Myth: “The legislature clearly does have the authority to change benefits for new employees. But those workers do not add to the unfunded liability”

FACT: New employees added to the status quo systems will create more unfunded liabilities. KRS and TRS have a history of under performing investment, mortality, and payroll assumptions. Every new employee added to a system that under performs its assumptions will result in additional unfunded liabilities.

Myth: “because of the Great Recession [investment] returns fell short of the target over the last 10 years”

FACT: Under performing investment returns in Kentucky are not just because of the financial crisis. Financial markets have changed fundamentally over the past 20 years. Interest rates are much lower today than they were in the 1980s and 1990s — just think about how cheap it is to get a mortgage today relative to the 20th century when rates were in the double digits. The decline in interest rates has meant the returns on fixed income and bonds are much lower too and are forecast to stay lower. Virtually every major capital market forecast suggests that investment returns will be lower over the next decade than over the last few decades.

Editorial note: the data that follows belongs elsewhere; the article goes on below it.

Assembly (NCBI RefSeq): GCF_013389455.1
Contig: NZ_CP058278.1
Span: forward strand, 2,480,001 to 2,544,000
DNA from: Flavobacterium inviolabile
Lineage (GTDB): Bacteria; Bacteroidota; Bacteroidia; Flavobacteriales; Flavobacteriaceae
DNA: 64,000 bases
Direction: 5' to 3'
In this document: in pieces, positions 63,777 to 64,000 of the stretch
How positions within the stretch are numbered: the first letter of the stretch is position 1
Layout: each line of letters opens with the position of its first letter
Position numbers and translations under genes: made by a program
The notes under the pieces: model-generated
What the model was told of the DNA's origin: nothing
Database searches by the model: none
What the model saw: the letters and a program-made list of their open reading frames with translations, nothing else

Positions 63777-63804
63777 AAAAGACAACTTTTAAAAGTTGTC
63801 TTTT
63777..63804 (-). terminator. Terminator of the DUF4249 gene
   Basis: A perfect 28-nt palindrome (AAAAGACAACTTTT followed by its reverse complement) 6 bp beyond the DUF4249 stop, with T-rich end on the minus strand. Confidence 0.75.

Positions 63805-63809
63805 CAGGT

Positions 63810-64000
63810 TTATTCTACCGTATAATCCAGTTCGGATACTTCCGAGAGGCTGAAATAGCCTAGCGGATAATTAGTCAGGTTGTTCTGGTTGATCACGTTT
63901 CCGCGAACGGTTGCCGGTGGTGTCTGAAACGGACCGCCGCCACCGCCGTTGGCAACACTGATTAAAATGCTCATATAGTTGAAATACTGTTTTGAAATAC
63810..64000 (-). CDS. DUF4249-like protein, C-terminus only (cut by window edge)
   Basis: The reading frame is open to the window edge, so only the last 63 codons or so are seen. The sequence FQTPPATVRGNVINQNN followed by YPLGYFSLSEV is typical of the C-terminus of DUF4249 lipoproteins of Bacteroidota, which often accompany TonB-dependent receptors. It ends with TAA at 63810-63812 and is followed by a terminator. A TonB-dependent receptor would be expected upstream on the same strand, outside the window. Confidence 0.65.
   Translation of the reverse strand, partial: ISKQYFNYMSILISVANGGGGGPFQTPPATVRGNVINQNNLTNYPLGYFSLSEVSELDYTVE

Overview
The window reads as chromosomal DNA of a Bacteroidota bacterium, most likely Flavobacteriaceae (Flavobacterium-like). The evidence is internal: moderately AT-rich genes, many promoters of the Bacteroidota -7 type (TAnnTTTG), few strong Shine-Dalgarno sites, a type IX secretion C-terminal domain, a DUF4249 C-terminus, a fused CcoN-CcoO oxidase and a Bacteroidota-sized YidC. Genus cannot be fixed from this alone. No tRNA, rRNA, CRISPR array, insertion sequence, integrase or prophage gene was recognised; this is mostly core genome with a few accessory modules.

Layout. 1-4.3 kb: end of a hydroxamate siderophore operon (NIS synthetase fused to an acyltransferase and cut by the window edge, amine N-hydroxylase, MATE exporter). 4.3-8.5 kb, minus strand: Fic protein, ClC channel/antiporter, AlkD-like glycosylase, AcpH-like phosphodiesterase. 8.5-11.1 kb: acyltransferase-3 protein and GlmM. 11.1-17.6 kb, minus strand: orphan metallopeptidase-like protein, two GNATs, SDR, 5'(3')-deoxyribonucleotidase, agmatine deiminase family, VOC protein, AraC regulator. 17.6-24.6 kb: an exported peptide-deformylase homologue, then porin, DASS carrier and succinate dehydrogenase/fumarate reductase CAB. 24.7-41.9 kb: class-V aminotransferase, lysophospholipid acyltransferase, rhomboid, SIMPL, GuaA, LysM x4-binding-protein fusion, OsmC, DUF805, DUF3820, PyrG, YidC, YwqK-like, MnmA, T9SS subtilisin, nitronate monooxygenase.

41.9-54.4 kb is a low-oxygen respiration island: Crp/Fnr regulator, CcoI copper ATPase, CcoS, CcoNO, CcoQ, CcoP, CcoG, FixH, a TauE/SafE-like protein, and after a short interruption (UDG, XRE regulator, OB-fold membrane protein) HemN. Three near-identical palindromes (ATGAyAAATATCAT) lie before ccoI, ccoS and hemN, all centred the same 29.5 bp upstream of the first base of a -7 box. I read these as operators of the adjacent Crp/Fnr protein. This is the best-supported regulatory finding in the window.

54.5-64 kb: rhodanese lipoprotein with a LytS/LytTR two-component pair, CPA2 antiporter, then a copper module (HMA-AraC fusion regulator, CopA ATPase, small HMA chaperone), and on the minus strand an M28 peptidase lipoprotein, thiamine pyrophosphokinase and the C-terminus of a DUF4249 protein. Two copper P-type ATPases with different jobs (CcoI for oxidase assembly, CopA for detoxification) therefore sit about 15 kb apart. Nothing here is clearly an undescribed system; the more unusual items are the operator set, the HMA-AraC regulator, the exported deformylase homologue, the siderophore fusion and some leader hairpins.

Myth: “Only 26 percent of the $1.8 billion in additional monies PFM calls for goes to the severely underfunded KERS non-hazardous plan, as shown the graph below. In contrast, 65 percent of those monies go to plans that are nearly 60 percent funded — TRS and the CERS non-hazardous plan.”

FACT: All of Kentucky’s plans are severely underfunded. In any other state a 60% funded plan would be considered a crisis on its own terms. Any plan that is less than 100% funded is in a shortfall. And any plan that has been less than 100% funded for five to 10 years should be worried about its fiscal health. The benchmark for fiscal health is being 100% funded — not 80% or 60%. Every public sector employee in Kentucky deserves to have a fully funded pension system.